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Computer games help stroke victims

A computer game in which players perform circus tricks has been launched as an innovative way of helping people overcome a stroke.

Experts from Newcastle University have teamed up with a professional game studio to create the first in a set of titles that will train patients to regain hand or arm movement.

Usually this takes months of intensive and expensive therapy but the designers hope the Circus Challenge game could prove a fun, cheaper alternative.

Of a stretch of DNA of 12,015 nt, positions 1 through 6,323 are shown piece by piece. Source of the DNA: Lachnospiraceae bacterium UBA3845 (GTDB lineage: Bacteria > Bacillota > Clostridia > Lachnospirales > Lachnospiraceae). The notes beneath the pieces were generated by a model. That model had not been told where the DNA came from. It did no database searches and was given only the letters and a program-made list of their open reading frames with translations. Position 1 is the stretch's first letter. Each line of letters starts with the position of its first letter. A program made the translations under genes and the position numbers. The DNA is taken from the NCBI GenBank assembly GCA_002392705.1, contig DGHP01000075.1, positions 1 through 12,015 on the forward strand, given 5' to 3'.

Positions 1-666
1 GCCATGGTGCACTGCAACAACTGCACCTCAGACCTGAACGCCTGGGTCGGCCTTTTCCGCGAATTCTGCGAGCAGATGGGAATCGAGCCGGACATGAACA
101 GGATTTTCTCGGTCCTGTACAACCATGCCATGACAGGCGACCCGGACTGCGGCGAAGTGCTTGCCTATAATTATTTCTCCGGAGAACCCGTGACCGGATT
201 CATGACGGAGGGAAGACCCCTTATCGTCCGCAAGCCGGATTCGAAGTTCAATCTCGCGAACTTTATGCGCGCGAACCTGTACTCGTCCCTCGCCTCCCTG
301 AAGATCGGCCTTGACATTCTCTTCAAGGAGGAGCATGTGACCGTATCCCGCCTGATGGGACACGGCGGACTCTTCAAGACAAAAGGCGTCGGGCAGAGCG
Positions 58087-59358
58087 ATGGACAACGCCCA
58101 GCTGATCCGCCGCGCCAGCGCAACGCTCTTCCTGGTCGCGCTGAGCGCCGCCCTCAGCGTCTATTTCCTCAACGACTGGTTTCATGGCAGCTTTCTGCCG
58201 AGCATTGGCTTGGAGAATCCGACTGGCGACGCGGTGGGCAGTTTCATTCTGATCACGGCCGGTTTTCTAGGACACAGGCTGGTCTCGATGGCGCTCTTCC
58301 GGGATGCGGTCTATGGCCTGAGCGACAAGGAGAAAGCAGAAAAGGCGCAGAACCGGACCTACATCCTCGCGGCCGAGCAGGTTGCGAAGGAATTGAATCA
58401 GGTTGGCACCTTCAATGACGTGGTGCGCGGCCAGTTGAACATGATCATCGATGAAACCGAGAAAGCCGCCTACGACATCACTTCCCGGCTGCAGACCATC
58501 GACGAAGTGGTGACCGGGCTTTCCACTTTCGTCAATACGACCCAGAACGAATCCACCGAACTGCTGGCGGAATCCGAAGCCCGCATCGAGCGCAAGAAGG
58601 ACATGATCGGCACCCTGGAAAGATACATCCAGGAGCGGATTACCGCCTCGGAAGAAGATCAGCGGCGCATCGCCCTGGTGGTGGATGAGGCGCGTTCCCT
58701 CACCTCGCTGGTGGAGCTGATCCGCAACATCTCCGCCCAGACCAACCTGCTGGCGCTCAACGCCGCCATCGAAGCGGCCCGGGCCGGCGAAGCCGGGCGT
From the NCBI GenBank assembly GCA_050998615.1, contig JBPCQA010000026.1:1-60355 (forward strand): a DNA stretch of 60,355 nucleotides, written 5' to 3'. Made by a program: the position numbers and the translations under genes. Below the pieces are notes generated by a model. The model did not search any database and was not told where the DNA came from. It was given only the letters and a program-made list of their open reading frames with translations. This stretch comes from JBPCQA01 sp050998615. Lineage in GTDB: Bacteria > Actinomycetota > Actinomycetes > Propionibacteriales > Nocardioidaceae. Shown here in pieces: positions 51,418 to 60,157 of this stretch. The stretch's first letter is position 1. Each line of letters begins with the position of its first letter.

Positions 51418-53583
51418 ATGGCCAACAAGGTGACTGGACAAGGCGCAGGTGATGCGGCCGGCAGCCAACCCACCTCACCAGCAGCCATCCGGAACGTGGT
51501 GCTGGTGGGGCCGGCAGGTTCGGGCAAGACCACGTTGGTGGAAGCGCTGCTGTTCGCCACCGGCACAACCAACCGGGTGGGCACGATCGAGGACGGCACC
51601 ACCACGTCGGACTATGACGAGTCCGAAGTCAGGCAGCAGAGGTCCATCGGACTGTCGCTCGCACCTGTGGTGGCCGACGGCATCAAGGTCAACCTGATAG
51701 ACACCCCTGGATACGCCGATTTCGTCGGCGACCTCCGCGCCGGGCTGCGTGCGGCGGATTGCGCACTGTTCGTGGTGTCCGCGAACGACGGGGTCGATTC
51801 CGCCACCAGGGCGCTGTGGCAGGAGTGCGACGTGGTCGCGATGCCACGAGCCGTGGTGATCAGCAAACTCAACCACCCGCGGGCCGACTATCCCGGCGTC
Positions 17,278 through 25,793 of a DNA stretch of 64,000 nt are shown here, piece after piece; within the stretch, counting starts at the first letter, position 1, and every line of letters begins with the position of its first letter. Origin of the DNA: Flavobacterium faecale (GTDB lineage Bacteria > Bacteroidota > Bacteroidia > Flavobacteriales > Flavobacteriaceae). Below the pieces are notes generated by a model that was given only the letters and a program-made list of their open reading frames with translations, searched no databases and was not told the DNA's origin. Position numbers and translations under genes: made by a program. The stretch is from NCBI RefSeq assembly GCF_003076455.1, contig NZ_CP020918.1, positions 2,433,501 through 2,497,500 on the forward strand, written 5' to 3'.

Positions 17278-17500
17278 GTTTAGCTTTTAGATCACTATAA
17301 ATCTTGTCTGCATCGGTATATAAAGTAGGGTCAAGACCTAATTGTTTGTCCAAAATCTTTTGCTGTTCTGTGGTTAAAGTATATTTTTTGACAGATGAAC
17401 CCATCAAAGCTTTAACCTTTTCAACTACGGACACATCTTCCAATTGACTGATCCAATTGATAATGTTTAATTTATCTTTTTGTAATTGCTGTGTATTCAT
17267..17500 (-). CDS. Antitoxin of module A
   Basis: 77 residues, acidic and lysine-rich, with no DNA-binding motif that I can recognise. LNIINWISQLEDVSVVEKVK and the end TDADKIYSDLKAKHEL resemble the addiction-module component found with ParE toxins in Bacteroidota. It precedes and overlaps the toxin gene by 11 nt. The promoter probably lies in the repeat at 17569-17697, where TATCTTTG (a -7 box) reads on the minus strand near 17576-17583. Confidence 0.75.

Players use wireless controllers to try their hand at virtual circus acts such as lion taming, being a trapeze artist, juggling or plate spinning.

Former shipbuilder Danny Mann, from Dudley in Northumberland, has tried the game. The 68-year-old grandfather, who had a stroke in February, said: "This is the first time I have ever played a video game – I mean, I don't even own a computer. It was good fun, though it did feel like I was doing exercise and I worked up a sweat.

"The therapy exercises I normally have to do are dull but necessary, but this game is something different."

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